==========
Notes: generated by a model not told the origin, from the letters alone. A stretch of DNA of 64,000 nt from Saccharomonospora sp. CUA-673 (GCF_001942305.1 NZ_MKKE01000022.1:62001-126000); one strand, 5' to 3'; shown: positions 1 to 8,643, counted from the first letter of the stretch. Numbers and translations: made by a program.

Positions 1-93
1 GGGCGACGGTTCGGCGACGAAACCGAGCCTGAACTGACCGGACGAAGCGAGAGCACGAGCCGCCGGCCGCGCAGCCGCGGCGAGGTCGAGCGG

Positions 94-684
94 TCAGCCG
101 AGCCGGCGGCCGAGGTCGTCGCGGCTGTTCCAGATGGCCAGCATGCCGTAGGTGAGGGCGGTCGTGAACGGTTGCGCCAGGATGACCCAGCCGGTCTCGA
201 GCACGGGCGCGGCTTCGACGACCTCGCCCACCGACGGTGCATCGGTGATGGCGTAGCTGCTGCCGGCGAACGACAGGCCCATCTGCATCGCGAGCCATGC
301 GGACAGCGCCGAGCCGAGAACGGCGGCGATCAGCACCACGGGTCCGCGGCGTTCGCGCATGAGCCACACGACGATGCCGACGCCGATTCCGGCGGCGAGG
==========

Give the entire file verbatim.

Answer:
Notes: generated by a model not told the origin, from the letters alone. A stretch of DNA of 64,000 nt from Saccharomonospora sp. CUA-673 (GCF_001942305.1 NZ_MKKE01000022.1:62001-126000); one strand, 5' to 3'; shown: positions 1 to 8,643, counted from the first letter of the stretch. Numbers and translations: made by a program.

Positions 1-93
1 GGGCGACGGTTCGGCGACGAAACCGAGCCTGAACTGACCGGACGAAGCGAGAGCACGAGCCGCCGGCCGCGCAGCCGCGGCGAGGTCGAGCGG

Positions 94-684
94 TCAGCCG
101 AGCCGGCGGCCGAGGTCGTCGCGGCTGTTCCAGATGGCCAGCATGCCGTAGGTGAGGGCGGTCGTGAACGGTTGCGCCAGGATGACCCAGCCGGTCTCGA
201 GCACGGGCGCGGCTTCGACGACCTCGCCCACCGACGGTGCATCGGTGATGGCGTAGCTGCTGCCGGCGAACGACAGGCCCATCTGCATCGCGAGCCATGC
301 GGACAGCGCCGAGCCGAGAACGGCGGCGATCAGCACCACGGGTCCGCGGCGTTCGCGCATGAGCCACACGACGATGCCGACGCCGATTCCGGCGGCGAGG